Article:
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But Thou, who own'st that earthy bed,
Ah! what will every dirge avail ? Or tears, which Love and Pity shed,
That mourn beneath the gliding sail ?
Yet lives there one, whose heedless eye
Shall scorn thy pale shrine glimm’ring near? With him, sweet bard, may Fancy die,
And Joy desert the blooming year.
No sedge-crown'd Sisters now attend,
Whose cold turf hides the buried friend!
And see, the fairy valleys fade,
Dun Night has veil'd the solemn view ! Yet once again, dear parted shade,
Meek Nature's Child, again adieu !
The genial meads assign'd to bless
Thy life, shall mourn thy early doom ; Their hinds, and shepherd-girls shall dress
With simple hands thy rural tomb.
Long, long, thy stone, and pointed clay
Shall melt the musing Briton's eyes,
In yonder grave your Druid lies !
DIRGE IN CYMBELINE,
SUNG BY GUIDERUS AND ARVIRAGUS OVER FIDELE,
SUPPOSED TO BE DEAD.
To fair Fidele's grassy tomb
Soft maids and village hinds shall bring Each op'ning sweet of earliest bloom,
And rifle all the breathing Spring. No wailing ghost shall dare appear
To vex with shrieks this quiet grove: But shepherd lads assemble here,
And melting virgins own their love. No wither'd witch shall here be seen ;
No goblins lead their nightly crew : The female fays shall haunt the green,
And dress thy grave with pearly dew! The red-breast oft at ev'ning hours
Shall kindly lend his little aid; With hoary moss, and gather'd flow'rs,
To deck the ground where thou art laid, When howling winds, and beating rain,
In tempests shake the sylvan cell; Or 'midst the chace on ev'ry plain,
The tender thought on thee shall dwell. Each lonely scene shall thee restore,
For thee the tear be duly shed; Belov'd till life can charm no more,
And mourn'd, till Pity's self be dead.
AN ODE ON THE POPULAR SUPERSTITIONS
OF THE HIGHLANDS OF SCOTLAND,
CONSIDERED AS THE SUBJECT OF POETRY.
H-thou return'st from Thames, whose Naiads
long Have seen thee ling'ring, with a fond delay, Mid those soft friends, whose hearts, some future
day, Shall melt, perhaps, to hear thy tragic song. Go, not unmindful of that cordial youth,
Whom, long endear'd, thou leav'st by Lavant's Together let us wish him lasting truth,
And joy untainted with his destin'd bride. Go! nor regardless, while these numbers boast
My short-liv'd bliss, forget my social name; But think far off how, on the southern coast,
I met thy friendship with an equal flame! Fresh to that soil thou turn'st, whose ev'ry vale Shall prompt the poet, and his song
demand : To thee thy copious subjects ne'er shall fail ;
Thou need'st but take the pencil to thy hand, And paint what all believe who own thy genial land.
THERE must thou wake perforce thy Doric quill,
'Tis Fancy's land to which thou sett'st thy feet; Where still, 'tis said, the fairy people meet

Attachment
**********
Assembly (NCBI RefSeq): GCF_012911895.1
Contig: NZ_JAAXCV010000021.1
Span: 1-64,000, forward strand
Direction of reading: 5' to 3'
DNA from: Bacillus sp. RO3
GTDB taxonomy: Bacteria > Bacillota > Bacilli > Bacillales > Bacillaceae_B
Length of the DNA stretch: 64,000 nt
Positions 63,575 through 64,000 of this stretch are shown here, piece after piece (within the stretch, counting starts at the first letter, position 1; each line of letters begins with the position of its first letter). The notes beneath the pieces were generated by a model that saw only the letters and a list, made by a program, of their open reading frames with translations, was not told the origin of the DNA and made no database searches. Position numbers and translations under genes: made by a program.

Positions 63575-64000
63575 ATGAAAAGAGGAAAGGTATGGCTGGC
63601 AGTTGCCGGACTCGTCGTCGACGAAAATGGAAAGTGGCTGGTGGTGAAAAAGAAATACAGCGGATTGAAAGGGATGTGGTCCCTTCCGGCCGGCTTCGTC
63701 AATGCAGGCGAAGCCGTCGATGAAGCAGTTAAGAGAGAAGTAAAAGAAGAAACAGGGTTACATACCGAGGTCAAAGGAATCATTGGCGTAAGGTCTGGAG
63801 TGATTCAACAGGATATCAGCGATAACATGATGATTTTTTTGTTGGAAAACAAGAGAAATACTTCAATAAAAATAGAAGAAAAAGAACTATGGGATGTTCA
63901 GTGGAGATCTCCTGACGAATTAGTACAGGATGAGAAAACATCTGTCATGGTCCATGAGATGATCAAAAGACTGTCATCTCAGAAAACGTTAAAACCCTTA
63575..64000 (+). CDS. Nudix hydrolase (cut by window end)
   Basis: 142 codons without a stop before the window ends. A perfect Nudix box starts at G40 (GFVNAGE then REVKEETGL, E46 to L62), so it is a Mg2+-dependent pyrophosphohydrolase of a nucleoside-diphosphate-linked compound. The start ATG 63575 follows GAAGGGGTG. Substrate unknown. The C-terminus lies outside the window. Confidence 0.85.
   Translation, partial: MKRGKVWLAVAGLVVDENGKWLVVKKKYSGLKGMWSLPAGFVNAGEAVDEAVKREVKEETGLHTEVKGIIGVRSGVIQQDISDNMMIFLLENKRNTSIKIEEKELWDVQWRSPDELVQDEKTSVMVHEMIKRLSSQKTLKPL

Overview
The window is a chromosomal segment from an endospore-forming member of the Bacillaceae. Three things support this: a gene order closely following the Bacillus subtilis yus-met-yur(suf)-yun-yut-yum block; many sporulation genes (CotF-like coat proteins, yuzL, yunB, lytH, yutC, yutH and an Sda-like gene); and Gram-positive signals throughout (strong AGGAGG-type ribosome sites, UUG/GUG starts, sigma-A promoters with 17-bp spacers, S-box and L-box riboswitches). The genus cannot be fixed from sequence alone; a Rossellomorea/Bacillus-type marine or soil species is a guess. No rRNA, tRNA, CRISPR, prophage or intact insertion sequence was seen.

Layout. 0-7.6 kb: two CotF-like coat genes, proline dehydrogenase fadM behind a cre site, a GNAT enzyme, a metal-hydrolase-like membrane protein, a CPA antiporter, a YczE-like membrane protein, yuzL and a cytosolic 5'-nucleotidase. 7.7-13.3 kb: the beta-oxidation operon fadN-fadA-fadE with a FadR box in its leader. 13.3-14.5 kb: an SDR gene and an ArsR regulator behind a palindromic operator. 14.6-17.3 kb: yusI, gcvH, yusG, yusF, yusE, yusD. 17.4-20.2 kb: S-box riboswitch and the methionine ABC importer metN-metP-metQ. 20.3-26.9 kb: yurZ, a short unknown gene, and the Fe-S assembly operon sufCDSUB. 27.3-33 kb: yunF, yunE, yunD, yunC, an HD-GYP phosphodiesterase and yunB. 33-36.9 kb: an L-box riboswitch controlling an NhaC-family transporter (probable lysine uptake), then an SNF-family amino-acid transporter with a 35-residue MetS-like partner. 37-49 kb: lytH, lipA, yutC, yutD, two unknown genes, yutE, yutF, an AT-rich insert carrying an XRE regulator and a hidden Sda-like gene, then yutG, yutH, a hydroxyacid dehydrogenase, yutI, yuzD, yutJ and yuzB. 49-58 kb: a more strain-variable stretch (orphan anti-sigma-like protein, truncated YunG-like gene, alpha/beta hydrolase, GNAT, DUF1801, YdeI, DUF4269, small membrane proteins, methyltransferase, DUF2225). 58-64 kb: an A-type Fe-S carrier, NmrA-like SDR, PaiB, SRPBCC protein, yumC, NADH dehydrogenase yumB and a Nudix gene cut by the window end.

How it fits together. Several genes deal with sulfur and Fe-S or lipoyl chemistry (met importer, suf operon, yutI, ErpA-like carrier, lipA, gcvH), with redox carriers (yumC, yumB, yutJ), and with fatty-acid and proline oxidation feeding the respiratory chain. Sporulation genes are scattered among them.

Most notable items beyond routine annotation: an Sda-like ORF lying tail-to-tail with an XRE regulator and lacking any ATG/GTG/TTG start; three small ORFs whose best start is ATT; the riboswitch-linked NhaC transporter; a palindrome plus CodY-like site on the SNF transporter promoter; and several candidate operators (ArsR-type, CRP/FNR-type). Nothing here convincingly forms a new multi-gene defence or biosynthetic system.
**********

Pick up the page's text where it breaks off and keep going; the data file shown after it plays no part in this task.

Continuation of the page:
Beneath each birken shade on mead or hill.
ODE ON POPULAR SUPERSTITIONS 67
There each trim lass that skims the milky store
To the swart tribes their creamy bowl allots; By night they sip it round the cottage-door,
While airy minstrels warble jocund notes. There every herd, by sad experience, knows
How, wing?d with fate, their elf-shot arrows fly; When the sick ewe her summer food foregoes,
Or, stretch'd on earth, the heart-smit heifers lie. Such airy beings awe th' untutor'd swain: Nor thou, though learn'd, his homelier thoughts
neglect; Let thy sweet muse the rural faith sustain ;
These are the themes of simple, sure effect, That add new conquests to her boundless reign, And fill, with double force, her heart-commanding
Ev'n yet preserv'd, how often may'st thou hear,
Where to the pole the Boreal mountains run, Taught by the father to his list’ning son
Strange lays, whose power had charm'd a SPENCER’s
At ev'ry pause, before thy mind possest,
Old Runic bards shall seem to rise around, With uncouth lyres, in many-coloured vest,
Their matted hair with boughs fantastic crown'd: Whether thou bid'at the well-taught hind repeat * The choral dirge that mourns some chieftain
brave, When ev'ry shrieking maid her bosom beat, And strew'd with choicest herbs his scented
grave; Or whether, sitting in the shepherd's shiel,
Thou hear'st some sounding tale of war's alarms; When at the bugle's call, with fire and steel,
* First written, relate.
The sturdy clans pour'd forth their bony swarms, And hostile brothers met to prove each other's arms
'Tis thine to sing, how framing hideous spells
In Sky's lone isle the gifted wizzard seer, Lodged in the wintry cave with
Or in the depth * of Uist's dark forests dwells : How they, whose sight such dreary dreams engross,
With their own visions oft astonishid † droop, When o'er the wat'ry strath or quaggy moss
They see the gliding ghosts unbodied troop. Or if in sports, or on the festive green,
Their glance some fated youth descry, Who, now perhaps in lusty vigour seen
And rosy health, shall soon lamented die. For them the viewless forms of air obey,
Their bidding heed I, and at their beck repair. They know what spirit brews the stormful day,
And heartless, oft like moody madness stare To see the phantom train their secret work prepare.
[25 lines lost.]
What though far off, from some dark dell espied
His glimm’ring mazes cheer th' excursive sight, Yet turn, ye wand'rers, turn your steps aside,
Nor trust the guidance of that faithless light; For watchful, lurking 'mid th' unrustling reed,
At those mirk 9 hours the wily monster lies, And listens oft to hear the passing steed,
And frequent round him rolls his sullen eyes, If chance his savage wrath may some weak wretch
surprise. * First written, gloom. + First written, afflicted. 1 First written, mark. & First written, sad.